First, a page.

Parent involvement and student academic motivation towards science in 9th grade

Parent involvement and student academic motivation towards science in 9th grade

With increasing concern about student disengagement from science, technology, engineering, and mathematics (STEM), parental engagement is viewed by researchers, educators, and educational administrators as an important factor in the educational success of their children in these disciplines (An et al., 2019; Castro et al., 2015; Harackiewicz et al., 2012; Simpkins et al., 2015). However, not all parents possess the necessary knowledge and skills to support their children’s academic efforts. This especially applies to STEM content where parents might have limited STEM-related skills, knowledge, or vocabulary. Parents might also have negative attitudes about their children studying STEM (Kaya and Lundeen, 2010; Perera et al., 2014; Sha et al., 2015; Thomas and Strunk, 2017). These barriers can restrict parents’ ability to support their children in meaningful STEM learning. Therefore, it is important to examine how parents can meaningfully engage in their children’s education, especially in STEM areas. Using the High School Longitudinal Survey (HSLS:09), this study examines how parents’ STEM-related activities, beliefs, and values influence their child’s academic motivation and academic self-efficacy in STEM.

Expectancy-value theory suggests that students make choices about whether or not to engage in an academic task based on the interaction between their expectation of success and the subjective value of that task (Wigfield and Eccles, 2000). The theory emphasizes that the students’ perception of expectancy of success and task value are constructed through socialization with significant others and situated within environmental and temporal factors (Eccles and Wigfield, 2020). As powerful influencers of students’ expectancy-value beliefs, parents communicate their beliefs and values both implicitly and explicitly through their interactions and behaviors regarding academic topics. The influence of parents’ beliefs and values on their child’s motivation, particularly in science, has been historically under-investigated (Lee et al., 2019; Wigfield and Eccles, 1992).

Between 2009 and 2019, the number of students taking AP mathematics and science exams has increased in every STEM subject area (National Center for Science and Engineering Statistics (NCSES), 2019). However, the gender distribution represented by AP STEM areas remains unchanged from the previous decade (NSF, 2012). Female students took over half (56%) of the total number of AP exams in several STEM areas including biology (63%), environmental science (56%), statistics (52%), and chemistry (51%). However, for the majority of STEM AP subjects, female students accounted for less than half of the test takers (NCSES, 2019).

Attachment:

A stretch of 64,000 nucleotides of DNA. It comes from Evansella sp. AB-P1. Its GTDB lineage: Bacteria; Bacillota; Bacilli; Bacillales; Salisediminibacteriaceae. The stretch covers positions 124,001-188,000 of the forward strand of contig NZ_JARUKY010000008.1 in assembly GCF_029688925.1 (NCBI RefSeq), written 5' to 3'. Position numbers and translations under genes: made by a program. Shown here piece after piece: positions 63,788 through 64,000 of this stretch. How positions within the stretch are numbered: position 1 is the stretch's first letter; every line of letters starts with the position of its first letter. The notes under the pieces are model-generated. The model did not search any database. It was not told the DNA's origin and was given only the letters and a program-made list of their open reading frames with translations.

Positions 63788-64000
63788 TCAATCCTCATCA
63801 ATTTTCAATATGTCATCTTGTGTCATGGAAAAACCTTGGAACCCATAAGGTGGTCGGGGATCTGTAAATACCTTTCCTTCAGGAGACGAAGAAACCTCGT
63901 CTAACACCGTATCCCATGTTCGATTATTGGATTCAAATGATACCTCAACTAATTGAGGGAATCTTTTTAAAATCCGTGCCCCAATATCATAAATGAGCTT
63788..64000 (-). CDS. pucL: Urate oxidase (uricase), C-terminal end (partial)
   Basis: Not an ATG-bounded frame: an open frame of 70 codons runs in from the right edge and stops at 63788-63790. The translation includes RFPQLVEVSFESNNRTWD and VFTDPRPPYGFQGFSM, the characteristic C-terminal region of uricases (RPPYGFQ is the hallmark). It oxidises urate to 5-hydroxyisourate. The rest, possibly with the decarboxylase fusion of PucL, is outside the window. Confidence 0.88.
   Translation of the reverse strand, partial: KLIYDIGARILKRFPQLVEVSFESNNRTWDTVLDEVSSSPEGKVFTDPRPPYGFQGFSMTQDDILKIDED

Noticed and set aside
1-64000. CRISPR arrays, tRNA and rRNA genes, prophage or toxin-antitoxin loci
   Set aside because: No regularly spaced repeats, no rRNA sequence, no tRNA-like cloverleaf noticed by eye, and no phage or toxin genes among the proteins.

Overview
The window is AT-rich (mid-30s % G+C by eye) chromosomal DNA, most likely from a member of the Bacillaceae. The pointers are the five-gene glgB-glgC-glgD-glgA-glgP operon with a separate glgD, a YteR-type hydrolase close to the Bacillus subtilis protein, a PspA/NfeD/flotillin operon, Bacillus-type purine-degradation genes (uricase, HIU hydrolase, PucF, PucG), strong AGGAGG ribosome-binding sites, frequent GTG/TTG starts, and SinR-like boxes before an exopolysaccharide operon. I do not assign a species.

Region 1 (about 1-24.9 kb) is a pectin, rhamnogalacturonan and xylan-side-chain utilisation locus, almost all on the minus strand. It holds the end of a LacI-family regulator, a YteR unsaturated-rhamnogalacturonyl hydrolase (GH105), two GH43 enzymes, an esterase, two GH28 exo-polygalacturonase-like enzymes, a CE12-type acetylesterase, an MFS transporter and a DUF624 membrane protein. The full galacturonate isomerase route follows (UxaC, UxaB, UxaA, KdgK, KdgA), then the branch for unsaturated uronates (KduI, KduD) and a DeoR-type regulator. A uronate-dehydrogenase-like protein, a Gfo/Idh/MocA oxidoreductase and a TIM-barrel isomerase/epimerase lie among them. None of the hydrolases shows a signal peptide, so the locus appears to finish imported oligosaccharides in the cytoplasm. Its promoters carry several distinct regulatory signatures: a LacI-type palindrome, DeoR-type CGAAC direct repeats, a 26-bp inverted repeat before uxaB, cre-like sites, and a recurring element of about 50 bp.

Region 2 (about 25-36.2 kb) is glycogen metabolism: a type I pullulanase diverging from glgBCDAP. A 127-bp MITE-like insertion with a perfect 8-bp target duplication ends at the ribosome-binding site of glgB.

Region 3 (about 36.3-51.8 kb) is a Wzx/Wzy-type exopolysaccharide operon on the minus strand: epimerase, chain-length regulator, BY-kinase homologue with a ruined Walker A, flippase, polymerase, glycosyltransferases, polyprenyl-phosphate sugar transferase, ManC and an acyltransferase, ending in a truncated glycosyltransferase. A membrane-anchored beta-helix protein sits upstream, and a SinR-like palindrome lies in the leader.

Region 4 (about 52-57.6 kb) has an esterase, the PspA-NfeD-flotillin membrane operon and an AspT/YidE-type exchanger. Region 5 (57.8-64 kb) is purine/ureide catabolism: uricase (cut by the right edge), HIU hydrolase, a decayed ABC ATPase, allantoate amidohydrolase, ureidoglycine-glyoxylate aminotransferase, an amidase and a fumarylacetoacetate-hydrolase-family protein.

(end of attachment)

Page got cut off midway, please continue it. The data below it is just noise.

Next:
Students identifying as male (55%) were more likely than those identifying as female (48%) to report that they took a science course because they “really enjoy science” (NCES, 2021). On the other hand, students identifying as female (29%) were more likely than those identifying as male (26%) to report taking a science course because their “parents encouraged me to take it” (NCES, 2021). Further, male and female-identifying students varied in their perceptions of their math and science identity and ability. For example, about half of male students saw themselves as a “science person” compared to 46% of their female counterparts. Male students (71%) were more likely than female students (62%) to be confident in their “ability to do an excellent job on science tests” (NCES, 2021).

The influence of parents’ beliefs and behaviors on students’ expectancies and task values have been widely examined across a variety of academic content areas. For example, Simpkins et al. (2012), using the Childhood and Beyond Study, provided a comprehensive, longitudinal study of the connections between mothers’ beliefs and behaviors in elementary school and youths’ beliefs and behaviors in adolescence across sports, music, math, and reading. They found that while mothers’ behaviors predicted youths’ value in sports, music, and math, they did not predict youths’ reading beliefs or math self-concept. Lee et al. (2019) explored gender differences in the effects of parents’ beliefs on their children’s motivation, achievement, and career aspirations in STEM-related careers. They found that parents’ beliefs strongly predicted their sons’ science motivation, but did not predict their daughters’ science motivation suggesting that socializers beyond parents’ beliefs were required to influence their motivation. Finally, Harackiewicz et al. (2012) found that an intervention which focused on increasing communication around the utility value of math and science courses between parents and their adolescent children, increased parents’ value of STEM courses and increased the number of STEM courses the students took during their last two years of high school. However, a subsequent study found significant gender differences in the effectiveness of the same intervention and low-achieving daughters benefited the least (Rozek et al., 2015).